Fig. 6
figure 6

Seismic subsidence of ground surface due to 0.15 g El Centro ground motion (full view)

Fig. 7
figure 7

Seismic subsidence of ground surface due to 0.15 g El Centro ground motion (cross-sectional view)

The vertical displacement of soil due to the El Centro ground motion with a PGA of 0.30 g was calculated at the bottom of the foundation for each monitoring point. Figures 8 and 9 show the seismic subsidence of the ground surface obtained from the dynamic analysis of the three-dimensional model of the soft soil site. Figure 8 indicates that seismic subsidence spreads from the centre, where the largest subsidence is observed, and gradually decreases until reaching the ground surface where significant plastic deformation and shear failure were recorded. Figure 9 illustrates the cross-sectional view of the foundation after seismic subsidence. Propagation of the seismic subsidence follows a parabolic shape that is symmetrically distributed on the low, middle, and high sides with a maximum depression angle of 7.91°. The middle bottom of the foundation demonstrates the largest amount of vertical displacement. The impact boundary of the seismic subsidence is shown as an ellipse, covering from 4.5 to 25.5 m in X-direction and 6.5–24.5 m in Y-direction. The soil in both the X-direction and Y-direction of the foundation is compressed and uplifted by 35 mm.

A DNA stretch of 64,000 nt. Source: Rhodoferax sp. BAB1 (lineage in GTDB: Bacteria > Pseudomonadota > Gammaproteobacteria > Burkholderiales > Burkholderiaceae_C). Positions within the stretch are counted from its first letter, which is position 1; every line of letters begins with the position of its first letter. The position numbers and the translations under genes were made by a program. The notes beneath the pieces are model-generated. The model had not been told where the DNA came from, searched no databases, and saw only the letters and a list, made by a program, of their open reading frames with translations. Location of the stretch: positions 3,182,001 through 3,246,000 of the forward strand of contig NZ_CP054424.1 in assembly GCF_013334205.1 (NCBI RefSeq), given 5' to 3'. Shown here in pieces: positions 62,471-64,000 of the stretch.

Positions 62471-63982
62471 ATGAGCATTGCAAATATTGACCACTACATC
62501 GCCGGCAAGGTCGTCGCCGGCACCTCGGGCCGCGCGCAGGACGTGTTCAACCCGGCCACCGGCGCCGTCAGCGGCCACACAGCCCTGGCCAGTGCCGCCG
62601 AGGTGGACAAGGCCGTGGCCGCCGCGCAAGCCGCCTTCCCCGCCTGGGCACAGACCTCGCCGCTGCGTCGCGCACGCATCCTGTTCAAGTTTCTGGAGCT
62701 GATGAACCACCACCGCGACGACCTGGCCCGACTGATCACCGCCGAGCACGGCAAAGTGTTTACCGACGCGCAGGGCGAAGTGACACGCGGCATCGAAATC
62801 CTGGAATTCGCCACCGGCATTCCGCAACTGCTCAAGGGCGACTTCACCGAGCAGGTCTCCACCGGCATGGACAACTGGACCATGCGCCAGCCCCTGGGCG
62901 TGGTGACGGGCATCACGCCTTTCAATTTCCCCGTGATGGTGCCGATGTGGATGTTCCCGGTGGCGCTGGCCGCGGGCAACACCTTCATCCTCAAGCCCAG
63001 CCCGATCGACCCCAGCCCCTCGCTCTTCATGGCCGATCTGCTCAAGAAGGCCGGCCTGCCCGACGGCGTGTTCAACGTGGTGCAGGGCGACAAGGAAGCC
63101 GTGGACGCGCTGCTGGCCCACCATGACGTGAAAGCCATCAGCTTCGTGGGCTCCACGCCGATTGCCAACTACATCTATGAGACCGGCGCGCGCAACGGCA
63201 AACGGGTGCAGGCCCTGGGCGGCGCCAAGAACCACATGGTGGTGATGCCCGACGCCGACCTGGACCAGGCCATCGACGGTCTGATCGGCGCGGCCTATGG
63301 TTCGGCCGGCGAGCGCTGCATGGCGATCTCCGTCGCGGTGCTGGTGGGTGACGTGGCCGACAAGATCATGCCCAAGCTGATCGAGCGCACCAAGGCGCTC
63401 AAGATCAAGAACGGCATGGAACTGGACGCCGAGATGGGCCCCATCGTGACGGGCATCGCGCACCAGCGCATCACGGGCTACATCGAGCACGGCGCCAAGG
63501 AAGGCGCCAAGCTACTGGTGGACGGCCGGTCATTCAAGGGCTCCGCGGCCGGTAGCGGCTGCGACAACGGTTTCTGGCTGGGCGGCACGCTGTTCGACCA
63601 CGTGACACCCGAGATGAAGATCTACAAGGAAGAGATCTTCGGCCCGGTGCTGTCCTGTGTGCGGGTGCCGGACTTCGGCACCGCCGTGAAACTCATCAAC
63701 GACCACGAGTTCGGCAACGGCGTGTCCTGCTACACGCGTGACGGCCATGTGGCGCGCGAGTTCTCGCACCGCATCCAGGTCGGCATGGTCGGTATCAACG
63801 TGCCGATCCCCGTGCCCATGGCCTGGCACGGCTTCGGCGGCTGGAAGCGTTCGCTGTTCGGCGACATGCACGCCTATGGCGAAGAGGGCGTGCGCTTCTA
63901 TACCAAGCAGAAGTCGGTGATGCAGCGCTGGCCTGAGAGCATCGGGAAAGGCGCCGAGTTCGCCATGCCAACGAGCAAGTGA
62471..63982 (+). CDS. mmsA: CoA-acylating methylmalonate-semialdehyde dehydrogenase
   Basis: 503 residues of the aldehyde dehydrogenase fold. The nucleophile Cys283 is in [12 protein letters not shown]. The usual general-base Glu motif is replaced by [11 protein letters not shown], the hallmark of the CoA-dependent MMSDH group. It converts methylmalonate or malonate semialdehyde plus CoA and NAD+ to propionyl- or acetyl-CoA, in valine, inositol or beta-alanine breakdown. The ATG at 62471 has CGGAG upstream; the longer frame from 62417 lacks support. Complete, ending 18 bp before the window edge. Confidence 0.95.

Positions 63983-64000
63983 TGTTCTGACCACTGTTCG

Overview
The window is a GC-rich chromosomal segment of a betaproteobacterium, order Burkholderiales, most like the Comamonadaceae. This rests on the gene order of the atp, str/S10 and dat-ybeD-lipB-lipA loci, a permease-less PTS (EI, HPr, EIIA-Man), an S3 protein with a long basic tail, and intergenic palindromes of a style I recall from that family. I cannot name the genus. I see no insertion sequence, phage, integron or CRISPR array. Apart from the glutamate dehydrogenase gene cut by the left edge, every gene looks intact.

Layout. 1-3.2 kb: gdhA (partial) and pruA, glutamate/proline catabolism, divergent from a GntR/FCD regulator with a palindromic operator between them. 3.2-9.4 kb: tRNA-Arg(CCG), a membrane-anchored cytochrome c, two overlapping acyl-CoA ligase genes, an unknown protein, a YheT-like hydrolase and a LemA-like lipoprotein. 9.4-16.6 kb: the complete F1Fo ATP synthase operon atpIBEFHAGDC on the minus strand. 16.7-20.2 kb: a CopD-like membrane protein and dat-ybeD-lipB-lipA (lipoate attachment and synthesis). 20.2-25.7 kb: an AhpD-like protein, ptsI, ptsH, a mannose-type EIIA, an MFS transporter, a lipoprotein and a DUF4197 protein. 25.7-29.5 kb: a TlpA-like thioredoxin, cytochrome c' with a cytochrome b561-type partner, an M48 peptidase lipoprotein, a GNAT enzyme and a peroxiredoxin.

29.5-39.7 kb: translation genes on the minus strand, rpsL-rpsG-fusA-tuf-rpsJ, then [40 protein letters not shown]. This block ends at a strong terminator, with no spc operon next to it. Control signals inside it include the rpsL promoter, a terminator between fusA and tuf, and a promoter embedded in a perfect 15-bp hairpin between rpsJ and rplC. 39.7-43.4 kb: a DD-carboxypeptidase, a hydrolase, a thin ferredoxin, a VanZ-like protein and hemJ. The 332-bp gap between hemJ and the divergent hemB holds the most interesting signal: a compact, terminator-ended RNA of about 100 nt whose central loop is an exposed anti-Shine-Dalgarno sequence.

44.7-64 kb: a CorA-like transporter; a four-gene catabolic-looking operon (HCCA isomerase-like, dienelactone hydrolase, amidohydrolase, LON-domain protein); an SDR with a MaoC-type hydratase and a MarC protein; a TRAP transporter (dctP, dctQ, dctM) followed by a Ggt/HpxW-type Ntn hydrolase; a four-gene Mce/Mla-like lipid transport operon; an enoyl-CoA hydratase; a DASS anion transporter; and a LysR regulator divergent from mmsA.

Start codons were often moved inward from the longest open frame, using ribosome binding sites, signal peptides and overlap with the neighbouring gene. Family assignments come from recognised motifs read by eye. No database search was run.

Fig. 8
figure 8

Seismic subsidence of ground surface due to 0.30 g El Centro ground motion (full view)

Fig. 9
figure 9

Seismic subsidence of ground surface due to 0.30 g El Centro ground motion (cross-sectional view)